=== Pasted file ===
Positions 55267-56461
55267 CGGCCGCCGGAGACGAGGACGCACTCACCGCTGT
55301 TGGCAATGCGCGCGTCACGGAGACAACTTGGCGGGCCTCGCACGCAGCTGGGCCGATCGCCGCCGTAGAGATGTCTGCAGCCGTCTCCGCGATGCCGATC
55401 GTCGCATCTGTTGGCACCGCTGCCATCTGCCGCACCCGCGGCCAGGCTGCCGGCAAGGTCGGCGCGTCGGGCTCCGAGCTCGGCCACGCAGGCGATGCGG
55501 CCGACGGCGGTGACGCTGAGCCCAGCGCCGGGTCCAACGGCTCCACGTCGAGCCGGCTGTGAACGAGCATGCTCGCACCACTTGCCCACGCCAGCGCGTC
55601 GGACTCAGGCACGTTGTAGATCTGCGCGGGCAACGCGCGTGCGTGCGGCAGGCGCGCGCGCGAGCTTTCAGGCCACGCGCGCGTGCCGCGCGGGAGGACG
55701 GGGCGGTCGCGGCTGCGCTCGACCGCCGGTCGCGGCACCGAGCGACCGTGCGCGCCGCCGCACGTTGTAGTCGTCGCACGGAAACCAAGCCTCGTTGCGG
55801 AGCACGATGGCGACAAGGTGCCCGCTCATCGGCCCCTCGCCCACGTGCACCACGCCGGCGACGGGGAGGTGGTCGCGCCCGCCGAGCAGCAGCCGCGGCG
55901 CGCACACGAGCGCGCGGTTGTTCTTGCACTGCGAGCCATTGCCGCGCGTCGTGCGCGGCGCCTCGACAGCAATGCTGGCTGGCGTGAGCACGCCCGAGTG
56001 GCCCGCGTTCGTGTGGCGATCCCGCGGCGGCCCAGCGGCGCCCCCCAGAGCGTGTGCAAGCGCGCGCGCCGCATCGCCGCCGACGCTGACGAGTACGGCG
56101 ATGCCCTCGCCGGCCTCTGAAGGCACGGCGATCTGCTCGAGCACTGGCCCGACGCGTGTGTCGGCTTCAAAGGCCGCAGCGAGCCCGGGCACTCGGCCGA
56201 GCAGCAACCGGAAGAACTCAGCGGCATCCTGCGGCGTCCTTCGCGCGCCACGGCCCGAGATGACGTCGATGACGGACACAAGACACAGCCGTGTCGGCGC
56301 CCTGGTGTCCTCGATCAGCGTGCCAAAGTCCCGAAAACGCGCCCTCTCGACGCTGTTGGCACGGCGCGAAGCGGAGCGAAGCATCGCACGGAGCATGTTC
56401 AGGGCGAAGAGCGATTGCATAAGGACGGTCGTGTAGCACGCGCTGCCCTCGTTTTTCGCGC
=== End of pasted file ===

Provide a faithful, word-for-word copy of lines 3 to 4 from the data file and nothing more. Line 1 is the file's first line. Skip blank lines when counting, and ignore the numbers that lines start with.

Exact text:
55301 TGGCAATGCGCGCGTCACGGAGACAACTTGGCGGGCCTCGCACGCAGCTGGGCCGATCGCCGCCGTAGAGATGTCTGCAGCCGTCTCCGCGATGCCGATC
55401 GTCGCATCTGTTGGCACCGCTGCCATCTGCCGCACCCGCGGCCAGGCTGCCGGCAAGGTCGGCGCGTCGGGCTCCGAGCTCGGCCACGCAGGCGATGCGG